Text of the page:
Stephanie Becker, former Los Angeles-based producer, NBC
Broadcast audio licensed from CNN/WarnerMedia, CBS News, NBC News.
The Hindenburg explosion – “Oh, the Humanity!” – (May 6, 1937)
The Hindenburg was an engineering masterpiece, an airship as large and as grand as the Titanic - and as doomed. On May 6, 1937, a young radio reporter named Herbert Morrison was on hand to record the Hindenburg’s arrival at Lakehurst, New Jersey. Instead, Morrison helped radio to broadcast one of modern history’s great disasters, as it suddenly unfolded in all its terrible glory. But even as Morrison’s eyewitness report chronicled the end of one era, it signaled the beginning of another - an age in which electronic media would routinely report shocking events in the moment that they occurred. In addition to the story of the Hindenburg, this serves as a preview of Season 1.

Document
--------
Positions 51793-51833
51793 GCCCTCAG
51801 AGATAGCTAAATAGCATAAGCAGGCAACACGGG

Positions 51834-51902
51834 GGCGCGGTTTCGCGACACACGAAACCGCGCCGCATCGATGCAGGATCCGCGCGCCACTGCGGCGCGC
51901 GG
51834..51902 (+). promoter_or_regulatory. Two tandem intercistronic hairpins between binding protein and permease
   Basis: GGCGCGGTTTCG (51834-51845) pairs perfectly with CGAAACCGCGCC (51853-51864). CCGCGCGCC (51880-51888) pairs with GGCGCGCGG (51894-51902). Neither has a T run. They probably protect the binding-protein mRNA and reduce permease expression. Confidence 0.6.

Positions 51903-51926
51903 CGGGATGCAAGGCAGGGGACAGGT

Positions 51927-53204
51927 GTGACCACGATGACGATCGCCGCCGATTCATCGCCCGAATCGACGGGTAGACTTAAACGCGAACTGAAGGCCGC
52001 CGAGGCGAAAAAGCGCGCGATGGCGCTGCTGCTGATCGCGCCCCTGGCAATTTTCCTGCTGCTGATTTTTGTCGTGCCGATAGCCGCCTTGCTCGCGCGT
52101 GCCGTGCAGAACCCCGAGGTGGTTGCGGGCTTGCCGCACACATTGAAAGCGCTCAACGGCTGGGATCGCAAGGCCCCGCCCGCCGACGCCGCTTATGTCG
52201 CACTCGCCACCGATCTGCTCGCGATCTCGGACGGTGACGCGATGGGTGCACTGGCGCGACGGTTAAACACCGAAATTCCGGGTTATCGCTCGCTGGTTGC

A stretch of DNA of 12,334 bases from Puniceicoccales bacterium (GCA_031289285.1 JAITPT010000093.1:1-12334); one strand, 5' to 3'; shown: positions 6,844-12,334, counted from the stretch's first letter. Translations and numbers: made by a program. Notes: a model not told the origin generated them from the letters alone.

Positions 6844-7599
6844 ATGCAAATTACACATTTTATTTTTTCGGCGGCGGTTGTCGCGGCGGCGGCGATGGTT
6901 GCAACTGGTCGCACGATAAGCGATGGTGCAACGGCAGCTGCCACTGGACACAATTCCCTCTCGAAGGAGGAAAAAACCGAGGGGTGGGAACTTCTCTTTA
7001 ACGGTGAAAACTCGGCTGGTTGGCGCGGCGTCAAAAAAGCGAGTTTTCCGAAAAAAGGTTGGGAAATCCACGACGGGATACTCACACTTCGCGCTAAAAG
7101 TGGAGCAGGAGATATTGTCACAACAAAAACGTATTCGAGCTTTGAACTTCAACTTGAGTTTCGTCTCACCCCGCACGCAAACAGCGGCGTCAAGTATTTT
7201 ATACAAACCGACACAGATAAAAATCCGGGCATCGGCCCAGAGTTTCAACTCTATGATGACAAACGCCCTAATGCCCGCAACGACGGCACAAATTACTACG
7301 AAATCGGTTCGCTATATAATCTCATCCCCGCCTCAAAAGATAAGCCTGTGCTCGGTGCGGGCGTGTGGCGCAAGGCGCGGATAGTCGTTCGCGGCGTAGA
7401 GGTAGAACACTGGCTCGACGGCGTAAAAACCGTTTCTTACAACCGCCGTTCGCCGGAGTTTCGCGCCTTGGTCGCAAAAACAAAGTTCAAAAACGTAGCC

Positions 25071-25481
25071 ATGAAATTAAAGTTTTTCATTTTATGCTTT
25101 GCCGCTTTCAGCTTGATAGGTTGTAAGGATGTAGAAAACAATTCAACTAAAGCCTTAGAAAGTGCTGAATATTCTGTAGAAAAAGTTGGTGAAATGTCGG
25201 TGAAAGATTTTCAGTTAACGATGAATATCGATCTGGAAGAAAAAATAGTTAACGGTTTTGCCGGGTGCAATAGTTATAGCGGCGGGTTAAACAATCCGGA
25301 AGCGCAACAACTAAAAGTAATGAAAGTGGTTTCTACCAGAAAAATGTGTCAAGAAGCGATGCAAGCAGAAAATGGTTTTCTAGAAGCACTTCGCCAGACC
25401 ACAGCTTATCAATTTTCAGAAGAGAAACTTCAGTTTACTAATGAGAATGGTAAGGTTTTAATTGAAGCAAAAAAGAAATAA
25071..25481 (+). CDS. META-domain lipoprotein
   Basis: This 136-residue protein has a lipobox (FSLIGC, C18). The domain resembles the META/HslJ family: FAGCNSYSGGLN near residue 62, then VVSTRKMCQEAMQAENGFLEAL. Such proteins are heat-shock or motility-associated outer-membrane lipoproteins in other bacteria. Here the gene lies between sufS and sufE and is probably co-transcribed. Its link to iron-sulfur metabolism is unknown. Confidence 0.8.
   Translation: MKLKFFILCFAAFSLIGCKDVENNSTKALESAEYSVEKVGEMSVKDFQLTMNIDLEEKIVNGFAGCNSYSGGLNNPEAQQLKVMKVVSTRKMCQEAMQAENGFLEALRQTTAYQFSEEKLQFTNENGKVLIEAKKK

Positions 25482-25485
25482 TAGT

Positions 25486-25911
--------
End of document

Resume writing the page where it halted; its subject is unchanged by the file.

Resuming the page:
Broadcast audio courtesy of Marc Garabedian, Mark 56 Records
Contributors: Herbert MorrisonDr. Michael Biel, renowned broadcast historian.Mike Freedman, President of National Press Club, Professor at GWU –Don Hewitt, former CBS News producer (Garner Audio Archive)Aaron Brown, former CNN anchor(Garner Audio Archive)John Montone, former reporter for 1010 WINS Radio, New York
An old guy from CA
Dude, I’d like more podcasts!! Sorry you ended it way too soon. Enjoyed every second of it.
brian williams = national treasure
brian we love your podcast but we need you back on air!!! please come back . . . we need your insights and shade!
I lived through most of the events you’ve covered and it’s fascinating to hear from the media that covered the stories. Hope to see you back on the air soon. As much as I like the podcast, it doesn’t replace your commentary.